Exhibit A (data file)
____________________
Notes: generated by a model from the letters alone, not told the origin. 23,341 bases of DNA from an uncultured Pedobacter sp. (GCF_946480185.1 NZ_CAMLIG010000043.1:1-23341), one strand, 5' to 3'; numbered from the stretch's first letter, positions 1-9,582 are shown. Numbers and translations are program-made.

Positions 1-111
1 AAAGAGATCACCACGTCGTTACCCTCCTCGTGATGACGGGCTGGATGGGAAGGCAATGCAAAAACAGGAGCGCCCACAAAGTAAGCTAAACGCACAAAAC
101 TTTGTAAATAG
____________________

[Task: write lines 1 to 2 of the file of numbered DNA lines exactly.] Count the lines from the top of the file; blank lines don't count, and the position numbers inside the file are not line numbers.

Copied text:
Notes: generated by a model from the letters alone, not told the origin. 23,341 bases of DNA from an uncultured Pedobacter sp. (GCF_946480185.1 NZ_CAMLIG010000043.1:1-23341), one strand, 5' to 3'; numbered from the stretch's first letter, positions 1-9,582 are shown. Numbers and translations are program-made.

Positions 1-111